Despite a slightly uplifting (somewhat flat) finale that showcases goodness from an unexpected source, much of “Mockingbird” is pretty somber. However, Sorkin spices the dialogue with plenty of humor, including Atticus’ sarcasm and the witty comments from the sympathetic Judge Taylor (Richard Poe) in the courtroom. Some of my favorite scenes are quieter scenes that show things are not as they seem, including an encounter between the teenagers and Link Deas (Anthony Natale), the official town boozer who has suffered great losses for not being racist , and between Atticus and Dill, whose personal life was anything but idyllic.

Miriam Büther’s atmospheric stage design has many moving parts to facilitate the many scene changes, and the busyness can be distracting. Jennifer Tipton’s lighting helps create the requisite moods, as does the original score by Adam Guettel, which at times is reminiscent of hymns. Scott Lehrer’s sound and Ann Roth’s historical costumes complete the effective setting.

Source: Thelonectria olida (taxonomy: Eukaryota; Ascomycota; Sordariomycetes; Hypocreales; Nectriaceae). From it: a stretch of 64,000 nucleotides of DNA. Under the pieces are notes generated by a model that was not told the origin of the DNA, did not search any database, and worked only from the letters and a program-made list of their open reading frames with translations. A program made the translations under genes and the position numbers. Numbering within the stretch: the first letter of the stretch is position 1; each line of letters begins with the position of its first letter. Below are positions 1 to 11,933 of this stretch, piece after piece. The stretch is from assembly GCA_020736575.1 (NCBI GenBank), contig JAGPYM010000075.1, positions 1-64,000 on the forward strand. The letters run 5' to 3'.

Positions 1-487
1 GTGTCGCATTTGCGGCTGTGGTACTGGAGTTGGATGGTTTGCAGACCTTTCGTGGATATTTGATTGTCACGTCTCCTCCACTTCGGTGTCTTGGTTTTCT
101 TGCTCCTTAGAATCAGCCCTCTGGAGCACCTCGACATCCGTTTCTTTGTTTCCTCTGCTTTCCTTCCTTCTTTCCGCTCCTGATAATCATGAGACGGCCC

To Kill A Mockingbird is a rare serious drama in a sea of ​​touring musicals, but it’s easy to see why it belongs on theatergoers’ “must see” lists.

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James M. Nederlander Theater, 24 W. Randolph St. Through May 29. $35-149.

“Rasheeda speaks”

In Rasheeda Speaking, the late Chicago playwright Joel Drake Johnson’s 2014 play about racism in the workplace, Jaclyn (Deanna Reed-Foster) returns to the office of Dr. David Williams (Drew Schad) back. An employee for only six months, she attributes her illness to toxins emanating from the copy machine, the lab, and the environment. She fills the office with plants and even brings crystals for protection.